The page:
NASA Updates Commercial Crew Flight Manifest to Space Station

NASA meatballNASA and its mission partners are gearing up for a busy 2023 with crew launches and returns from the International Space Station. NASA worked closely with its international partners and commercial crew providers, Boeing and SpaceX, to secure new target launch dates for the upcoming flights that are optimal for space station needs.

NASA’s Boeing Crew Flight Test astronauts Barry “Butch” Wilmore and Sunita “Suni” Williams
NASA’s Boeing Crew Flight Test astronauts Barry “Butch” Wilmore and Sunita “Suni” Williams pose for a picture during T-38 pre-flight activities at Ellington Field in Houston on Aug. 16, 2022. Photo credit: NASA/Robert Markowitz

Starliner Flight Date Targets

NASA and Boeing now are targeting April 2023 for the agency’s Crew Flight Test (CFT), the first flight with astronauts on the company’s CST-100 Starliner. The date adjustment deconflicts visiting spacecraft traffic at the space station as NASA and Boeing work together to achieve flight readiness.

The team continues to make progress toward Starliner’s crewed flight following the successful uncrewed Orbital Flight Test-2 (OFT-2) to the space station in May. Starliner and United Launch Alliance’s Atlas V rocket hardware remain on track for readiness in early 2023. The joint team continues to close out the OFT-2 anomalies and partner closely together to identify forward work and ensure all requirements for crewed flight are met. NASA and Boeing currently are working on a variety of verification efforts across several critical systems that will be used for Starliner’s crew flight certification.

For CFT, Boeing recently completed the exterior of the Starliner crew module with the installation of the forward heat shield and entry cover. The previously flown crew module, named Calypso, will be connected to a new service module later this year. Formal qualification testing on the CFT version of Starliner’s flight software was completed last month. NASA astronauts Barry “Butch” Wilmore and Suni Williams, CFT’s commander and pilot, respectively, and Mike Fincke, backup spacecraft test pilot, along with the Boeing team, also successfully completed the crew validation test during which the astronauts suited up and tested out the pressurized crew module to ensure seat fit, suit functionality, cabin temperature, audio system and day of launch operations.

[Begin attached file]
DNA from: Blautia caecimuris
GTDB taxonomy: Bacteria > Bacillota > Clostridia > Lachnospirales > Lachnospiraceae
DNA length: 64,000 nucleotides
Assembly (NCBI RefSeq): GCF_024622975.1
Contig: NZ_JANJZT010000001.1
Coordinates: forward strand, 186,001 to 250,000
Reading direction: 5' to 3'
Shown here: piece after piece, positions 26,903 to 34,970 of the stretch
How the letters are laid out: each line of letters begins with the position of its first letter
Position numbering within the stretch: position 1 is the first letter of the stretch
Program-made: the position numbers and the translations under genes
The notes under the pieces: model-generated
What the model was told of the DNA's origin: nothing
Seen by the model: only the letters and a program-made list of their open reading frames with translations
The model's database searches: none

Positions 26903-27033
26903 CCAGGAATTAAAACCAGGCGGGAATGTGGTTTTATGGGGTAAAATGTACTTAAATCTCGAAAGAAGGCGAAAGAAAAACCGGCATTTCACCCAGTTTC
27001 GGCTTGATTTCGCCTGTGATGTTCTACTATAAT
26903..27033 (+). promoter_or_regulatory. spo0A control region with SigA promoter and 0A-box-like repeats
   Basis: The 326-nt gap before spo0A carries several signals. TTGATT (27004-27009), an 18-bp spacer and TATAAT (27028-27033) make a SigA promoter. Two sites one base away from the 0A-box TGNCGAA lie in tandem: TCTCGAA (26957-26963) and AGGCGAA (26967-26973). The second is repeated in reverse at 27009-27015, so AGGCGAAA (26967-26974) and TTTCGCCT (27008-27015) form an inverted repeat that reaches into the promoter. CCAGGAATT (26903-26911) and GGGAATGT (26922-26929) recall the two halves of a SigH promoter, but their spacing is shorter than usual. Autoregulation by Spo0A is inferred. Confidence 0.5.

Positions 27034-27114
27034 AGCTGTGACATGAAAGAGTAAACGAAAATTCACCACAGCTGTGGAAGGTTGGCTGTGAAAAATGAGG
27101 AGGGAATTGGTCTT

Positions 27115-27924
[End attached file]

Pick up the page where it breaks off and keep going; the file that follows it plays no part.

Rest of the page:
The CFT astronauts will live and work on the space station for about two weeks. Following a successful crewed flight, NASA will work to complete certification of the Starliner spacecraft and systems for regular crew rotation missions to the space station. A launch date for NASA’s Boeing Starliner-1 mission will be determined following a successful flight test with astronauts and close out of the agency’s certification work.

SpaceX Falcon 9 rocket and Dragon spacecraft for NASA's SpaceX Crew-5 mission
A SpaceX Falcon 9 rocket with the company’s Dragon spacecraft onboard is seen at Kennedy Space Center’s Launch Complex 39A on Oct. 1, 2022, four days before liftoff of NASA’s SpaceX Crew-5 mission. Photo credit: NASA/Joel Kowsky